The Republican National Committee logo is shown on the stage as crew members work at the North Charleston Coliseum, Wednesday, Jan. 13, 2016, in North Charleston, S.C., in advance of Thursday's Fox Business Network Republican presidential debate. (AP Photo/Rainier Ehrhardt)

Somewhat harder numbers for last night's Fox News debate are now in.  CNN Money reported earlier today that we were going to see a range of 11 to 13 million, based on preliminary Nielsen ratings; the final number is apparently 12.5 million. It's also pretty clear by now that Donald Trump's counter-programming did not have the punch that he at least expected, given that it's generally agreed that coverage of Trump's event was dwarfed by the Fox News debate.  And, of course, Fox's numbers were significantly better than the one to two million that Trump campaign manager Corey Lewandowski predicted.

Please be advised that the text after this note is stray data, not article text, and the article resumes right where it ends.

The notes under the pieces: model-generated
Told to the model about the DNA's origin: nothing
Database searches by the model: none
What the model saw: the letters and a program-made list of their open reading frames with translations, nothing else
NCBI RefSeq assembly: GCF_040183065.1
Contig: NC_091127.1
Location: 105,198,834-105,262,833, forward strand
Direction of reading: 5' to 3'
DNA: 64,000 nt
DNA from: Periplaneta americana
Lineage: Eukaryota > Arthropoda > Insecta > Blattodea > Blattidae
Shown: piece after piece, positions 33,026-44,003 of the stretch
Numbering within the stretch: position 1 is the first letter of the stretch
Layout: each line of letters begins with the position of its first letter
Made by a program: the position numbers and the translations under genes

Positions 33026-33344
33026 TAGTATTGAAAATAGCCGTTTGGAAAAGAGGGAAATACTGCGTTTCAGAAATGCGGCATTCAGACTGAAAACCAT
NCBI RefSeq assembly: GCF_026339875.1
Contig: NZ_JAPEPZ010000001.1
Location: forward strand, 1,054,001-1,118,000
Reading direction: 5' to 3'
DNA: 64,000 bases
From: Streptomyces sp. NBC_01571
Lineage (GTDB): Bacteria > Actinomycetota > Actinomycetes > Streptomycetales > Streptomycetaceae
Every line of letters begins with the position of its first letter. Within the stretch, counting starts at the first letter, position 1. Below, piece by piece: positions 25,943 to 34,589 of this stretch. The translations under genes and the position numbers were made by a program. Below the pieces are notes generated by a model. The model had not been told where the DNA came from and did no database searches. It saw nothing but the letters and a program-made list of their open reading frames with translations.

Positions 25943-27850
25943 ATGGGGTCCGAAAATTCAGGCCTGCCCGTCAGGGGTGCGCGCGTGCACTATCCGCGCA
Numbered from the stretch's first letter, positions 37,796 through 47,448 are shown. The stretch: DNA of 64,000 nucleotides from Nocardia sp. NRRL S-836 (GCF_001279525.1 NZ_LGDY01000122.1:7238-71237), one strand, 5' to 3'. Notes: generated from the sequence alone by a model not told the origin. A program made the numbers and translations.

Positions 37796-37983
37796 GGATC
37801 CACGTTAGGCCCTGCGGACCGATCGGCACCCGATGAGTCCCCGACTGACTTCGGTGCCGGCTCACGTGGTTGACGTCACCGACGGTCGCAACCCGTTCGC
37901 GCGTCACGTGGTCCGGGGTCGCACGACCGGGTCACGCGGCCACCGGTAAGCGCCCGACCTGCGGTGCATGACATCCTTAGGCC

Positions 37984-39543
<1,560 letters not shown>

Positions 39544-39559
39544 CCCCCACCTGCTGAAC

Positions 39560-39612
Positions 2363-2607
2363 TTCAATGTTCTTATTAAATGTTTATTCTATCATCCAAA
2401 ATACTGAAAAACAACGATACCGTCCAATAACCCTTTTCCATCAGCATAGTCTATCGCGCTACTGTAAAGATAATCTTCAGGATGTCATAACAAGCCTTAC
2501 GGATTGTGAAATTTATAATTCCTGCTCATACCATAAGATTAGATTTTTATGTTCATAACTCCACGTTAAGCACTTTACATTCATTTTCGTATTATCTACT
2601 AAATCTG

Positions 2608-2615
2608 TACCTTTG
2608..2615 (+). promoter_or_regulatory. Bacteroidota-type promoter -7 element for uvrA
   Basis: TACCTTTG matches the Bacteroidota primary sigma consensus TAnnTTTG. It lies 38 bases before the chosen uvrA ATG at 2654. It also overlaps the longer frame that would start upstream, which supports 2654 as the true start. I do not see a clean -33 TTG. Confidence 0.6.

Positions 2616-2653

But let's talk about the historical data.  You see, contra Lewandowski it was never likely that yesterday's debate was going to hit twenty million. The trend line on that has been clear. Below is a list showing GOP debate performance numbers since August of 2015 (data pulled from here and here):

Month Viewers Network
Aug-15 23.99 FOX
Sep-15 23.05 CNN
Oct-15 14.01 CNBC
Nov-15 13.45 FBN
Dec-15 18.03 CNN
Jan-16 11.00 FBN
Jan-16 12.50 FOX